The Assisted Decision Making Capacity Act 2015
The Assisted Decision Making Capacity Act 2015( “The Act”) was signed into Law by President Michael D. Higgins in December 2015 but the significant elements outlined below have not yet commenced. The Act signifies a substantial overhaul of the current law surrounding capacity. It repeals the outdated Lunacy Regulations (Ireland) Act, 1871.
The new Act works towards maintaining protection of vulnerable members of society while re-defining the definition of capacity. Before The Act, capacity was a straightforward test – you had it or you did not. Section 3 of the New Act assesses a Relevant Person’s (RP) capacity on the ability to understand the nature and consequences of a decision to be made by him or her in the context of the available choices at the time the decision is made. If the person can understand matters if they are presented in a different way (e.g. through pictures, this will also be taken into consideration in assessing capacity. ” An RP is defined in Section 2 of the New Act as a person who lacks capacity, whose capacity is in question, or may shortly be in question in respect of one or more matters.
Capacity can now be assessed on a case by case basis and takes into consideration each decision / agreement on its own merits. Therefore a RP may be deemed to have capacity to enter one agreement but not another. The nature of the decision, the circumstances and play and the RP’s ability to understand the effects of the decision are some of the factors taken into consideration. The New Act promotes a more inclusive society and recognises the various circumstances in which capacity may be assessed differently while still safeguarding the welfare of vulnerable persons. An important point to note is that the Act does not apply to capacity or consent required to enter into a marriage, civil partnership, judicial separation, divorce, adoption, guardianship, sexual relations.
Providing Support to the RP
Under the new regime the RP may appoint a Decision Making Assistant (DMA) or a Co-Decision Maker(CDM). The role of the DMA is advisory and their function is to determine the will of the RP and ensure any decisions made are implemented. As the name suggests, the CDM makes joint decisions with the RP regarding personal welfare or property. The CDM must be a relative or friend who has a fiduciary relationship with the RP. All agreements must be registered with the Office of Director of Decisions Support Services (The Director) and a report must be filed by the CDM every twelve months with the approval of the RP.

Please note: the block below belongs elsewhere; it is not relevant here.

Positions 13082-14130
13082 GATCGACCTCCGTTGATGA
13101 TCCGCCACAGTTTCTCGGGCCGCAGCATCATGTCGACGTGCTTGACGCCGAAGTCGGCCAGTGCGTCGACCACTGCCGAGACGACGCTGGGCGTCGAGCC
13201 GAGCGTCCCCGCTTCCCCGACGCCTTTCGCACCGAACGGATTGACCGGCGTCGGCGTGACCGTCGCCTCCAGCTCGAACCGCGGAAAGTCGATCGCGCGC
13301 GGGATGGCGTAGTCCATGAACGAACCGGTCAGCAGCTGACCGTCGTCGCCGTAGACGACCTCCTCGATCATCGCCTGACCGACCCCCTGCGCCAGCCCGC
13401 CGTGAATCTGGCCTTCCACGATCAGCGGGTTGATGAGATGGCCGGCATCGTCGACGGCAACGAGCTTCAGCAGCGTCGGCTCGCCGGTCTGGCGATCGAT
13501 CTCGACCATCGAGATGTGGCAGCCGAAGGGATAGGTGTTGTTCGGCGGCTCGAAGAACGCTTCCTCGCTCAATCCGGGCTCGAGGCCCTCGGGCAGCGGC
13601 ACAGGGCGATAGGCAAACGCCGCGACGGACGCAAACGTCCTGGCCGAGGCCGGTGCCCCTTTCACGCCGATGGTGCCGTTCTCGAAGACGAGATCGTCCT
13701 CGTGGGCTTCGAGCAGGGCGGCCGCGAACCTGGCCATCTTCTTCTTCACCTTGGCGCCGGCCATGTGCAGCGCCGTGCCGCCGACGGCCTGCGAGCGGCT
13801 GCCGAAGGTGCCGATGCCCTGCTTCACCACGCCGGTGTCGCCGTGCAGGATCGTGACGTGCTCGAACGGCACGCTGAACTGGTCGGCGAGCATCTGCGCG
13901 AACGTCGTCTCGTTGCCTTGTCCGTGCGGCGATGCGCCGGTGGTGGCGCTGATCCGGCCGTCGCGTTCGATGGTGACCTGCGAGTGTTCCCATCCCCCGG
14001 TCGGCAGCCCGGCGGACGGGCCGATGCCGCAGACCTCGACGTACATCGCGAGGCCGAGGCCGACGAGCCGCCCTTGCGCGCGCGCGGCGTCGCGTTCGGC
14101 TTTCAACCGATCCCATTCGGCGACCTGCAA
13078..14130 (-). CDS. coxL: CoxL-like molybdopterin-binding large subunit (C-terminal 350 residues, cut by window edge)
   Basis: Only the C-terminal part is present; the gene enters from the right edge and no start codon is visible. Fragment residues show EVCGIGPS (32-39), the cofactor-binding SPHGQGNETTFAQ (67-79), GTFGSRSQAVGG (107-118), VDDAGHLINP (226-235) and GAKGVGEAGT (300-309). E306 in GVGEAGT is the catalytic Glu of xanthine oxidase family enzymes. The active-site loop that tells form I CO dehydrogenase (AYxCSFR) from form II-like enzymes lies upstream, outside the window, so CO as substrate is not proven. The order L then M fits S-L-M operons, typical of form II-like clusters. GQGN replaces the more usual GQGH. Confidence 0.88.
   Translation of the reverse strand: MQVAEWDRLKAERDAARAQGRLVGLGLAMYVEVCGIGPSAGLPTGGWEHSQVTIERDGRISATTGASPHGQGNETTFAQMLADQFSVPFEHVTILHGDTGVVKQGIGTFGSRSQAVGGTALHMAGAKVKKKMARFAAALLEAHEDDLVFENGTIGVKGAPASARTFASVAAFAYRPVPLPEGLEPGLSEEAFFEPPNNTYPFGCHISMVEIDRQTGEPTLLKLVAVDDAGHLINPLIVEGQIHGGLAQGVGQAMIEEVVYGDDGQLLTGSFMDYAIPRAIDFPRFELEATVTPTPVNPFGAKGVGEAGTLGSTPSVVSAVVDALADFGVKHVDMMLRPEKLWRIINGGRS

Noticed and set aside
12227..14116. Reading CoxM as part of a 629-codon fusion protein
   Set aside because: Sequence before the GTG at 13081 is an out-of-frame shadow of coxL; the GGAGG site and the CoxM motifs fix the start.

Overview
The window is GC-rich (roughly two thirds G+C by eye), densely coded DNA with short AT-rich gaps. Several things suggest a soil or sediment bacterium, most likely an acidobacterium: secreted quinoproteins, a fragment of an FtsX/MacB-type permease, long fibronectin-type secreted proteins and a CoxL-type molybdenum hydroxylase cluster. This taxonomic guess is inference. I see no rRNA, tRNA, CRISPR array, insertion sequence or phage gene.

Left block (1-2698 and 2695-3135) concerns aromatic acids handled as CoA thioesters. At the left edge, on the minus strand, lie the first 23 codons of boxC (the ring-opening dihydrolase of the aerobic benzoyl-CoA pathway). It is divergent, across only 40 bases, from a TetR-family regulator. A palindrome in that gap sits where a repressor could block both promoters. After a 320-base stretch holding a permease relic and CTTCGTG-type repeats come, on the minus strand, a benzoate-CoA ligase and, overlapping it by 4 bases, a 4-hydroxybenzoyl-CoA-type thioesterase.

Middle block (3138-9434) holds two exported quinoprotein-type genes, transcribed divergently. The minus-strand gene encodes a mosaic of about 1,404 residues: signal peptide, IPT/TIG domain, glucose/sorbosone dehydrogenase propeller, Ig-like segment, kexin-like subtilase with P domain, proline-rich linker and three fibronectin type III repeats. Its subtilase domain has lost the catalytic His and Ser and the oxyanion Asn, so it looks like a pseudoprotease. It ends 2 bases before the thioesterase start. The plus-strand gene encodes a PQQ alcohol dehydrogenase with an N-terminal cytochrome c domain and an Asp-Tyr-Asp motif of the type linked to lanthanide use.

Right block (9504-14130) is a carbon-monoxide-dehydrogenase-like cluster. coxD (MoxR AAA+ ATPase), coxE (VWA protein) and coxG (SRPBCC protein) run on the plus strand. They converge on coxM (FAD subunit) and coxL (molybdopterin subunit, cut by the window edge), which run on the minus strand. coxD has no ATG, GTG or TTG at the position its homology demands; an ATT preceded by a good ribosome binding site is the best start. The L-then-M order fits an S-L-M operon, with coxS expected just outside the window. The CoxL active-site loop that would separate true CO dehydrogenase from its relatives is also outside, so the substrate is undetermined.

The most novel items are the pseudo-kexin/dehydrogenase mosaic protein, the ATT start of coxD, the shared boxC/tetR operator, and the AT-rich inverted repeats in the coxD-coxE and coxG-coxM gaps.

A Decision Making Representative (DMR) may be appointed by the Circuit Court to make a decision on behalf of the RP subject to the powers and restrictions put in place by the Court. The Director must keep a register of DMR’s who are required to file a report every 12 months.
Two of the main areas overhauled by the New Act are Enduring Powers of Attorney and Wards of Court which are briefly looked at below.
Enduring Powers of Attorney (EPA)
The Sections of the New Act applicable to Enduring Powers of Attorney have not yet commenced and EPA’s are still created and registered pursuant to the terms of the Enduring Powers of Attorney Act 1996. When the New Act comes into force, EPA’s that have been created and registered will still be valid.
Once commenced, all EPA’s will be created under the New Act. The Attorney can now extend the power decisions on behalf of the donor including giving and refusing medical treatment. The definition of personal welfare will now also include accommodation, employment, education and training, social activities and other personal welfare decisions. This will be a welcome change to the existing law and will provide the Attorney with more scope to assist the Donor (person who executes and EPA) in engaging in society and accessing services.
Vitally, provision of life sustaining treatment is dealt with in the Advanced Healthcare Directive created separately by the Donor and the Donor is restricted from dealing with life sustaining treatment in the Enduring Power of Attorney.
The Attorney will be obliged to file a report with the Director every 12 months. The changes to the Enduring Power of Attorney process are a subtle expansion on the powers already given to the Attorney. The revamp of the area aims to balance extending the discretion and autonomy of the Attorney while ensuring the protection of the Donor.
Ward of Court
The current Ward of Court system will be completely replaced by the New Act. Although yet to commence, the New Act will implement a process of review for each ward over the age of eighteen. Each Ward must be assessed by the Court who made the original order within three years of commencement of Wardship. Where the Ward is deemed to have sufficient capacity, he or she will be discharged from Wardship. If capacity is lacking, the Ward will be released from Wardship to the new process whereby a CDM or DMR will be appointed on their behalf. Interim orders can be made where applications have yet to be determined by the Court. The new regime will assess the varying levels of capacity which will extend the level of independence current wards have.
It is unlikely that any change will take place to the Wardship and protection of minors.
Once enacted the new regime will bring in many welcome developments to the area of capacity and will assist the vulnerable members of society in living a more independent life and offer them greater inclusion in society. Safeguards and protections such a reporting to the Director and Court supervision will ensure that a RP is adequately protected.
For more information contact Jennifer Morrow, Solicitor in our Probate and Wills team.